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USA: Some slam Ca. charger deal that ends allegations

A $120 million settlement that allows an energy company to establish and operate a vast network of electric vehicle chargers in order to end a decade of legal battles over price-gouging during California’s energy crisis has come under criticism from competitors and government officials who say the deal allows a huge head start in a burgeoning market in place of a penalty.

The agreement between New Jersey-based NRG Energy, Inc. and the state’s Public Utilities Commission was finalized and made public Friday, and now awaits the approval of the Federal Energy Regulatory Commission.

The advancement of the settlement angered some industry competitors including California-based ECOtality, which had filed a court motion after it was first announced asking for more public review because of what it called “monopoly-like” benefits granted to NRG.

“We are extremely disappointed that our call for transparency and industry input has been disregarded,” Martin Felli, general counsel for ECOtality, said in the statement. “We are convinced that the NRG settlement is a bad deal for California ratepayers.”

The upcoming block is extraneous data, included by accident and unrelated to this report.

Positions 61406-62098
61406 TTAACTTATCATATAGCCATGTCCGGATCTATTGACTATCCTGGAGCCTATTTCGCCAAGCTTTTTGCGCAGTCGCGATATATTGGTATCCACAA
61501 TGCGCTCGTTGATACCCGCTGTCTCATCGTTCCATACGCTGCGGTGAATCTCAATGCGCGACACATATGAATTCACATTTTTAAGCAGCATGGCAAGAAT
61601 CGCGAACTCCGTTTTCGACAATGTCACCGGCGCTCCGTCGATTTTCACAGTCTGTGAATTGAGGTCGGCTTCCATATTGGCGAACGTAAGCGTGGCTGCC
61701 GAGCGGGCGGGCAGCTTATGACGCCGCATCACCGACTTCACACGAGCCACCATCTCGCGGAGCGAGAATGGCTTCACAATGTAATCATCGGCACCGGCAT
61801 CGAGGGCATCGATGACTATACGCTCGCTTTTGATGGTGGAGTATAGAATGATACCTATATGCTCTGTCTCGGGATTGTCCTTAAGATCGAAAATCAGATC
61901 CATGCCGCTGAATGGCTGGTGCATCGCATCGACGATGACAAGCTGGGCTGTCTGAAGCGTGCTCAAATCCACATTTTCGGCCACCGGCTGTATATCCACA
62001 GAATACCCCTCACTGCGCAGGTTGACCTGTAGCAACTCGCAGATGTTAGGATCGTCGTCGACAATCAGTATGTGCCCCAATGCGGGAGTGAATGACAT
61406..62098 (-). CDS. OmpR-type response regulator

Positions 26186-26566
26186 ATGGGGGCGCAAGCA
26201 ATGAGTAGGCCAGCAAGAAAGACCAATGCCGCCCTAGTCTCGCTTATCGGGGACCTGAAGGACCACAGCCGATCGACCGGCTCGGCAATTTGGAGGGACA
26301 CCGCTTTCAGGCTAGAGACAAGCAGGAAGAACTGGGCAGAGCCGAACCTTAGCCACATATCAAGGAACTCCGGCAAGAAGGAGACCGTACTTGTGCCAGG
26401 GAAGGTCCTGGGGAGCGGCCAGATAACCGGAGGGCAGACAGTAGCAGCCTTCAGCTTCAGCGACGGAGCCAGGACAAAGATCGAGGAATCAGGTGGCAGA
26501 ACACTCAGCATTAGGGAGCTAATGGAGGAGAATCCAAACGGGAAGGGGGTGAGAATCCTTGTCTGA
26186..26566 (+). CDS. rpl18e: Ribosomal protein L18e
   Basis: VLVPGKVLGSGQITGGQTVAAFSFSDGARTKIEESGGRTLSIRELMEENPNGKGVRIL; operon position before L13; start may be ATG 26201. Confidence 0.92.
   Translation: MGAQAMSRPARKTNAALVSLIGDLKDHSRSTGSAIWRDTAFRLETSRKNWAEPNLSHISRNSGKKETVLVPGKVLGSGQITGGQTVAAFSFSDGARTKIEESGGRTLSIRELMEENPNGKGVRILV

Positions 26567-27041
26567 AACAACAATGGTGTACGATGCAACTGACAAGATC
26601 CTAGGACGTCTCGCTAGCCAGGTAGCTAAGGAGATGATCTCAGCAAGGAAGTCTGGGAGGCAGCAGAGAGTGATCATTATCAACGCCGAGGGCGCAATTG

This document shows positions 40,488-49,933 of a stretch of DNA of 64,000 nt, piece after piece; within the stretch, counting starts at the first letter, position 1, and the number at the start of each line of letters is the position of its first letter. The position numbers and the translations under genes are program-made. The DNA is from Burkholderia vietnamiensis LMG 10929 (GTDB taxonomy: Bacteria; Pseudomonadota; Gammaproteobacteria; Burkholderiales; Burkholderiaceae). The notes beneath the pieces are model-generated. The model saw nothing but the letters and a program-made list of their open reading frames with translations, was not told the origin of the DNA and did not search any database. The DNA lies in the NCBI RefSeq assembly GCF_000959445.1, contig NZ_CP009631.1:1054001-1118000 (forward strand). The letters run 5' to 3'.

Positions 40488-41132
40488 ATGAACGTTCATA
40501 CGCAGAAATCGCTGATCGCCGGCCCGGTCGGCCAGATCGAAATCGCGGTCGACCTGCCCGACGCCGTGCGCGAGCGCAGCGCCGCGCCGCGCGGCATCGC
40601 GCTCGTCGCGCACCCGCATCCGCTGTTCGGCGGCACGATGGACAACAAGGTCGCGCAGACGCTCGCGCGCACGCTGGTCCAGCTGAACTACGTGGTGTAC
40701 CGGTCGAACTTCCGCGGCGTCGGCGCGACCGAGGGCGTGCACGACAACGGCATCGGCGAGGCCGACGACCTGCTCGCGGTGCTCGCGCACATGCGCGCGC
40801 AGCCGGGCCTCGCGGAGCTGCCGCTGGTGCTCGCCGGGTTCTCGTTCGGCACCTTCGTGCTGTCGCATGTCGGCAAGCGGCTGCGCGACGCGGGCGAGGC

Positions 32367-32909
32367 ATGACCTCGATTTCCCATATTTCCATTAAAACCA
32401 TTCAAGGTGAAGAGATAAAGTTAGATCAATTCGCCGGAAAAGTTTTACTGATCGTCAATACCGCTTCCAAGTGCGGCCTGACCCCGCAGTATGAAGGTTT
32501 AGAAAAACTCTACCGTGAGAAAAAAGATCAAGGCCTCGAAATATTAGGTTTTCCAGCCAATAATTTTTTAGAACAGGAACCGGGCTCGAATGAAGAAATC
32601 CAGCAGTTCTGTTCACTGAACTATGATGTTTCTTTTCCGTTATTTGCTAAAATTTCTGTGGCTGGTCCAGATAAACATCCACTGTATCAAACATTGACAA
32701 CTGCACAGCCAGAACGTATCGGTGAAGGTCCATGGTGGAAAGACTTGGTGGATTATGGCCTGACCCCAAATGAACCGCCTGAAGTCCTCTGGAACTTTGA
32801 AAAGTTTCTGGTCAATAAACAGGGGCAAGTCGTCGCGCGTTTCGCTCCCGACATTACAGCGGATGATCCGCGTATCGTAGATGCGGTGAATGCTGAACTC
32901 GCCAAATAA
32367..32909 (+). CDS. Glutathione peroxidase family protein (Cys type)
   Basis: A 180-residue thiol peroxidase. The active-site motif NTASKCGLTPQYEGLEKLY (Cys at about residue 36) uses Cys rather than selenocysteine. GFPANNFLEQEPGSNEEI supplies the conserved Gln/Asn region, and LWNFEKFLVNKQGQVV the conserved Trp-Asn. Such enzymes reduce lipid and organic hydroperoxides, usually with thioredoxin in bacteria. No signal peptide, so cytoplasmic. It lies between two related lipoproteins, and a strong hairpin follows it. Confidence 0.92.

Felli said the company was considering all legal and legislative options.

Similarly, state Assemblyman Paul Fong had issued a resolution seeking further review.

“We need to know the truth about this deal and what’s in it for the ratepayers of California, and what message does this send to other potential violators?” Fong said in a statement. “These questions deserve answers. And so do the people of California.”

The deal was widely celebrated by government, business and environmental leaders when Gov. Jerry Brown announced it and issued several executive orders alongside it setting ambitious goals for electrifying the state’s roads.

The dispute that led to it began with the state’s energy crisis that led to soaring rates and rolling blackouts in 2000 and 2001. One of many companies the state accused of artificially raising prices by withholding energy supplies was Dynegy, Inc.

NRG, which co-owned California plants with Dynegy at the time, bought them out and took on their legal responsibilities in 2006.

According to details of the agreement released Friday, which also calls for NRG to pay $20 million in cash, most of the money will go toward installing 200 commercial charging stations to be owned and operated by NRG — 110 of them in the Los Angeles area, 55 in the San Francisco Bay Area, 20 in San Diego County and 15 in the San Joaquin Valley.
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